• Don’t have large beach parties, limes and gatherings on beaches during the turtle nesting and hatching season (March - September), especially during hours of darkness. Large events at night can scare away nesting turtles, and large groups of people standing in an area can compact beach sand, killing eggs and hatchlings waiting to emerge.

• Build sandcastles closer to the shoreline where the tide can wash them away when you leave, or break them down.

• Some beaches are prohibited areas and require a permit to visit, (in Trinidad: Matura, Grande Riviere and Fishing Pond) so make sure and get a turtle-watching permit before you visit.

• Please follow the guidelines of the beach patrol so you have an enjoyable experience and keep it safe for turtles. Other beaches on the north and east coasts of Trinidad and those all around Tobago are not prohibited, but many are protected by community groups and game wardens—Manzanilla and Mayaro in Trinidad; Turtle Beach, Grafton Beach and Mt Irvine Back Bay in southwest Tobago and in the Charlotteville area in northeast Tobago.

• Keep your lights to a minimum and only use when necessary. Red LED flashlights and headlamps are readily available from most big hardware stores and are the most turtle-friendly. Avoid white and yellow lights.

• Put shades on your outdoor lights or turn them off if you live in or are visiting a house/villa or hotel near or on a turtle-nesting beach.

• Stay in hotels/villas that have turtle-friendly practices.

• Bright lights can scare off turtles attempting to nest and disorient nesting and hatchling turtles from reaching the sea.

• Do not use flash photography! This is generally not permitted at any time during the nesting process, as it can disorient nesting turtles and hatchlings.

It is not the critic who counts: not the man who points out how the strong man stumbles or where the doer of deeds could have done better. The credit belongs to the man who is actually in the arena, whose face is marred by dust and sweat and blood, who strives valiantly, who errs and comes up short again and again, because there is no effort without error or shortcoming, but who knows the great enthusiasms, the great devotions, who spends himself for a worthy cause; who, at the best, knows, in the end, the triumph of high achievement, and who, at the worst, if he fails, at least he fails while daring greatly, so that his place shall never be with those cold and timid souls who knew neither victory nor defeat.

Theodore Roosevelt

"Citizenship in a Republic,"

Speech at the Sorbonne, Paris, April 23, 1910

Being an ‘entrepeneur’ has been challenging but nothing in comparison to owning a retail brand. Recently I had the chance to talk with @trinbagoapproved about @espjrisland. It’s been a crazy baptism by fire; Read more about my journey over the last 2 1/2 years here: #pplspellmynamewrongmywholelife #espjr #everythingslightpepper (at

Aidan modelling Mini Trini - ESPjr Turtle Season Series 2011

available this Christmas from ESPjr (

The Turtle Season 2011 series consists of onezies and t-shirts for babies, toddlers and children ranging from newborn up to age nine. The tag lines “Mini Trini & Tobago Love” are combined with simple, contemporary designs that carry big messages.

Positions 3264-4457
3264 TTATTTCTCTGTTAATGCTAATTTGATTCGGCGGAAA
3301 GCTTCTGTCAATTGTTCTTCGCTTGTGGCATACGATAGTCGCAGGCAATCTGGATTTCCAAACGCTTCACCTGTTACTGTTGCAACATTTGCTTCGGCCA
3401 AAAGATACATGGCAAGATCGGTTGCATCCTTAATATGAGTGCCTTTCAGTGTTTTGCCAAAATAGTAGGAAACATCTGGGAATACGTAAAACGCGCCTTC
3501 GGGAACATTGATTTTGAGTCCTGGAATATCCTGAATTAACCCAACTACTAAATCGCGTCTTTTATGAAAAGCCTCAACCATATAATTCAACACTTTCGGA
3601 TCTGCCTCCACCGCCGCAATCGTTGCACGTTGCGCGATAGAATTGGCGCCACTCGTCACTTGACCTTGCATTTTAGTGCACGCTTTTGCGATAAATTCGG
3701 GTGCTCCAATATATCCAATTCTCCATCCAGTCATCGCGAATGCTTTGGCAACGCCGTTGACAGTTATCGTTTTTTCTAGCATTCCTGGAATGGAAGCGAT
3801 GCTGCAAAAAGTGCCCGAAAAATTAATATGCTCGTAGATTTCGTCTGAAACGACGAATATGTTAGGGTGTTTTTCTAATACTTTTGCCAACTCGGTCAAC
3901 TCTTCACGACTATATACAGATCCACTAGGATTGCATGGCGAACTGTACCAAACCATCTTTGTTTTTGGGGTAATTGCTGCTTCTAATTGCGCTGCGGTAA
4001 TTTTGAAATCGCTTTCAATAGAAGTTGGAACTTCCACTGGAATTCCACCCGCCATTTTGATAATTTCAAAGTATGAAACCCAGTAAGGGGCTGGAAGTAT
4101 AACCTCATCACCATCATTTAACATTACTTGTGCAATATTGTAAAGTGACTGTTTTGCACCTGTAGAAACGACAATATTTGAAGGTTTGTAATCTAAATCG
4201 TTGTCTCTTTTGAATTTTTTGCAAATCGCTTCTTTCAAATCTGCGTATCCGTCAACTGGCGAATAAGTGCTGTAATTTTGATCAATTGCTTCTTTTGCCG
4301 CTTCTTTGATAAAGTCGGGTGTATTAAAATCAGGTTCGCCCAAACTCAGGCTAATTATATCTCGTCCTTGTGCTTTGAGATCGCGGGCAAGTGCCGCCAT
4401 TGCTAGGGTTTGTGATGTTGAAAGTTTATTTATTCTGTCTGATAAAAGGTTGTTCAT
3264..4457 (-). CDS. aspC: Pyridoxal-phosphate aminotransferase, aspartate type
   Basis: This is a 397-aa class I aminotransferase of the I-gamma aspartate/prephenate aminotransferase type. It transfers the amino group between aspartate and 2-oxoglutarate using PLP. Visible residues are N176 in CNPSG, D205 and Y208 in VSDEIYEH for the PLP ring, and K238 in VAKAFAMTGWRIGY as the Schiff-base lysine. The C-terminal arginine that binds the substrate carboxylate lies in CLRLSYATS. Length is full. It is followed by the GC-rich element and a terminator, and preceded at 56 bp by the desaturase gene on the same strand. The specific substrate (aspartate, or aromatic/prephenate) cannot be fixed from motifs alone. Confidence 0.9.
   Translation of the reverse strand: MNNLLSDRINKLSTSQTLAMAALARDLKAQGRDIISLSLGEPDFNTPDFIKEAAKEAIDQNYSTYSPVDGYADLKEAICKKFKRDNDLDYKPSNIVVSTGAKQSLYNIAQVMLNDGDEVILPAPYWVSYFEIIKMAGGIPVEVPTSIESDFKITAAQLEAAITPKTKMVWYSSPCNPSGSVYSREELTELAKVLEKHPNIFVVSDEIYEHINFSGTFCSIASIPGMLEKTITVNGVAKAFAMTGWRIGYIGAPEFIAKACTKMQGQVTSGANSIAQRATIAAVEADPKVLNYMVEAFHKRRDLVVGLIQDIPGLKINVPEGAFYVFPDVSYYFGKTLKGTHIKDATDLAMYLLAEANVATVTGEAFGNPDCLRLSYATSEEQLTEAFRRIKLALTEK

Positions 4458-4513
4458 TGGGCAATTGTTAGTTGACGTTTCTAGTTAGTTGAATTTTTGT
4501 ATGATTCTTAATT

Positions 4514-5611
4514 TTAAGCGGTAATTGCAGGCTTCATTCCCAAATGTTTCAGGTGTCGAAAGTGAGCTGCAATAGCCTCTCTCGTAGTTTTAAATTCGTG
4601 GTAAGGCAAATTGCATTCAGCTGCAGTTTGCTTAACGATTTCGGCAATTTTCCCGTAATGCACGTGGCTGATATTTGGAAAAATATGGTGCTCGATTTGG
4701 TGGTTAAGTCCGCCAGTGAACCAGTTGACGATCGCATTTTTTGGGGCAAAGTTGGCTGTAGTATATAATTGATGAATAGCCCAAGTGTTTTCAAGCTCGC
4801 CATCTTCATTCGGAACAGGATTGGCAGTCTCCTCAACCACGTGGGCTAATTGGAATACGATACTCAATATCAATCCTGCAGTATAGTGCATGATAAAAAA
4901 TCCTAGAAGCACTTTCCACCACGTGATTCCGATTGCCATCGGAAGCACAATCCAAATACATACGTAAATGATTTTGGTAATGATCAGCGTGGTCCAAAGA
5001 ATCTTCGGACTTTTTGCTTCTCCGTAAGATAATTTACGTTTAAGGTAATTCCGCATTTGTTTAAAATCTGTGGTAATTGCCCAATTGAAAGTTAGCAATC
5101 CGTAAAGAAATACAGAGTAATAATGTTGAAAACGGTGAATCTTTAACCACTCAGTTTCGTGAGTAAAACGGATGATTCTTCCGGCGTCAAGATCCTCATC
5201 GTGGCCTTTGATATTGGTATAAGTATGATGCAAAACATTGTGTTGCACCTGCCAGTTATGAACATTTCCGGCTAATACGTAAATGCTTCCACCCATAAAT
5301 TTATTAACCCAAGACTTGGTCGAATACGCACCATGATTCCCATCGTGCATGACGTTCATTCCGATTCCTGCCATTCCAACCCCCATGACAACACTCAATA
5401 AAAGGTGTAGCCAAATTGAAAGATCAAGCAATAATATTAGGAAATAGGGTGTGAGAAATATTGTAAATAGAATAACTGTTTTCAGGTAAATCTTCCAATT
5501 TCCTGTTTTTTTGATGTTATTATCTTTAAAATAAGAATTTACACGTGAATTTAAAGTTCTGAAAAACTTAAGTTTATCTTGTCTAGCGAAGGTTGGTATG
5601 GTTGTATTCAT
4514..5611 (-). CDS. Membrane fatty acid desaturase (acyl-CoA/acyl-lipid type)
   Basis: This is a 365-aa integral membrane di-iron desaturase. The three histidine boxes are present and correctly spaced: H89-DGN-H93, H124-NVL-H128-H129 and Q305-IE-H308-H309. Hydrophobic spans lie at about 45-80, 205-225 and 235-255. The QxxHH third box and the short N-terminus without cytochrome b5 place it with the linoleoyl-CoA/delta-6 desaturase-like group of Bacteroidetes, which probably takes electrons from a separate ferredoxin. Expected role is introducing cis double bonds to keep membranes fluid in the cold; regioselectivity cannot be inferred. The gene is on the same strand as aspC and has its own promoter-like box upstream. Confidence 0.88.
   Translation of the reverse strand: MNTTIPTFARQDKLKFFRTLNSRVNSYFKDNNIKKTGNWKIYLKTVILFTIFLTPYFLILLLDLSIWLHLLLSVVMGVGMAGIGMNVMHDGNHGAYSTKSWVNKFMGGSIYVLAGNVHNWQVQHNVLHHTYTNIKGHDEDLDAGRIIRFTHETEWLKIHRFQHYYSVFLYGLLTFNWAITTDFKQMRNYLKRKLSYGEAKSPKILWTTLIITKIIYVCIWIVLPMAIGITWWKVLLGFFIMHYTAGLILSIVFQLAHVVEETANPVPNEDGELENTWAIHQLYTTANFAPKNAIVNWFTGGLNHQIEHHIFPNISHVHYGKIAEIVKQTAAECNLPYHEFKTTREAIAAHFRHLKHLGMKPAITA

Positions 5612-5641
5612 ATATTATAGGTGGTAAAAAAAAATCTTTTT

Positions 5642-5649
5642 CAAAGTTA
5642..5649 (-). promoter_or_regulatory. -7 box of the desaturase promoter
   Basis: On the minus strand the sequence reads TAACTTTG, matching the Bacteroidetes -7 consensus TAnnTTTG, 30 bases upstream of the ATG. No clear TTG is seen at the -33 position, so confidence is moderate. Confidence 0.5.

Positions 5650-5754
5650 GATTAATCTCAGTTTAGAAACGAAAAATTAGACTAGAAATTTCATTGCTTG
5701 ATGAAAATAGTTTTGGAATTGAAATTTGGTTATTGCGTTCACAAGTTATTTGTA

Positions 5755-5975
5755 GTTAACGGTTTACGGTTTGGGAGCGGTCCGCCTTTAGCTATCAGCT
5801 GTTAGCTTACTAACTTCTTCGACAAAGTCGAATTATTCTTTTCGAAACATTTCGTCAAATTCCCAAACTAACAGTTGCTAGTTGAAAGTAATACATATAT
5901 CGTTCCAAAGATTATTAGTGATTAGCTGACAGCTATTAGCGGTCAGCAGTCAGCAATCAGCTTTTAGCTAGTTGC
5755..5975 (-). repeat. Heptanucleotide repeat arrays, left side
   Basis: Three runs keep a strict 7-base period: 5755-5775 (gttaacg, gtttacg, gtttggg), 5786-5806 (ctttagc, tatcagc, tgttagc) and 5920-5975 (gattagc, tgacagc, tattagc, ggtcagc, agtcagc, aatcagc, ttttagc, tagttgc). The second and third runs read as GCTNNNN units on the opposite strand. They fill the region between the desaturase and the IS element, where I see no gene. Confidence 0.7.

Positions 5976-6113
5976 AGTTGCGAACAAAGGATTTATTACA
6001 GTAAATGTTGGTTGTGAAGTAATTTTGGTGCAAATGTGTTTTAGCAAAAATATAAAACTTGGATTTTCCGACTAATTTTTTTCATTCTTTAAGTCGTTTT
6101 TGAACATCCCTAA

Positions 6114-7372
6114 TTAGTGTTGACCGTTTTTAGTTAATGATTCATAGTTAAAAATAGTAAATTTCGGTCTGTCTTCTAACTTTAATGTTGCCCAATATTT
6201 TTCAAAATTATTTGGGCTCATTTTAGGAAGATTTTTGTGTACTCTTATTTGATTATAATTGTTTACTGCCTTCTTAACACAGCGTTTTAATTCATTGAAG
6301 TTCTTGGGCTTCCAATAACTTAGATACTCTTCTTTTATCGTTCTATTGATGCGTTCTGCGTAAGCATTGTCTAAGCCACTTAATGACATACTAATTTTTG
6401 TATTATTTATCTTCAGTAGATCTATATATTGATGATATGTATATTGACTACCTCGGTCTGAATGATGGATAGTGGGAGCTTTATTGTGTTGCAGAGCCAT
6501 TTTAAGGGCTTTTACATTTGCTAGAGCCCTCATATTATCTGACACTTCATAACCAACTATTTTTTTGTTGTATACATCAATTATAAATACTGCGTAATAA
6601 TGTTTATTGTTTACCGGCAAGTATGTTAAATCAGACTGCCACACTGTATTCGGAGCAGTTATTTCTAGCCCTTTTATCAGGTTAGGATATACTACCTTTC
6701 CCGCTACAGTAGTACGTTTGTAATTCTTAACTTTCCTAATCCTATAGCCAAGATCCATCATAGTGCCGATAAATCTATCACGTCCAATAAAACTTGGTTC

[Photography by Peter Lim Choy] 


[Coming soon]  ESPjr x Minnebites Leatherback Sea Turtle Pouch 

Did you know that leatherbacks can dive deeper than any other sea turtle?

Perhaps it’s because of their uniquely shaped, hydrodynamic shells. This adorable, handmade leatherback turtle pouch, with his beautiful, bright green shell, is a cute little playmate and his shell can carry treasures of every kind.

The sea turtle pouch is well-constructed. The body is 100% cotton in a dark gray blend. It is filled with layers of polyester fleece, making it slightly plush. The shell is 100% cotton in a bright lime green. The side of the shell zips opens and is lined with bright green fabric. The eyes are child-safe and are sewn on. 

Zipper opening: 8”
Size of shell/bag: approx. 6” x 7”
Size of entire turtle: approx. 12” x 15”

Available in lime green and aqua.

Easy clean: Gently hand wash or spot clean. Lay flat to dry. Iron on cotton setting if needed.

♥ This Leatherback Sea Turtle Pouch was designed by Mary Pow, of
MinneBites, in collaboration with Caribbean designer Jeunanne Alkins,
of ESPjr. Using bold colors and strong graphics, Jeunanne features the
endangered leatherback turtle in her line of clothing for children. It
was great fun to bring her design to life in a pouch form. ♥

The Leatherback Turtle featured is an original trademarked character created by  ©2013 ESPjr. All rights reserved.

Pouch designs are made from original patterns by ©2013 MinneBites. All rights reserved.

Watch on

Upmarket family. TRINIDAD

UpMarket is a monthly food market that allows chefs, caterers, passionate cooks and producers to bring their specialty to the table and directly interact with the customer. We also promote local artists, business and charities.

Footage courtesy Gayelle The Channel’s Dreevay

I’m at Vamp(Mucurapo Road) today showcasing my brand of mini Caribbean T-shirt cuteness @espjrisland alongside the talented @thecoteriett team: @michagomesjewelry @ashleytpaints + @shlingshlang; and special guest @meilinginc . I’m sharing a sneak peek copy of my newest project - a kiddie picture book that’s set to launch this November! #Espjr #thecoteriett (at Vamp Boutique)


Cutiepies Nadia & Makena in ESPjr Turtle Season tees

Support local!!

ESPjr cute Kids souvenir Tshirts or Baby Rompers are now available at Purple Turtle in Westmall, Rainy Days in Ellerslie Plaza and in the online boutique Ah Piece. (Tobago locations soon come!) The designs are available as regular and sleeveless onezies for babies up to age 1/2 and tshirts for children up to age 7.

All styles are available in 4 different colour prints:

* hot pink 
* orange 
* lime green 
* aqua

Check us out on facebook:


Turtle Season Series 2011 - * Tobago Love * Kids T-shirts

available this Christmas from ESPjr (

The Turtle Season 2011 series consists of onezies and t-shirts for babies, toddlers and children ranging from newborn up to age nine. The tag lines “Mini Trini & Tobago Love” are combined with simple, contemporary designs that carry big messages.

New to our @espjrisland retailer list > The M store at Piarco Airport —- •drumroll• We’re happy to share some great news - @espjrisland tees are now available in the airport at The M store!!! Huge thank you to everyone that helped us make it happen! Happy Monday 😄 #espjr #islandbabies #happiestbrandalive #supportlocal #trinidad #minitrini #tobagolove #snowcone #crab #turtle #pierrotgrenade (at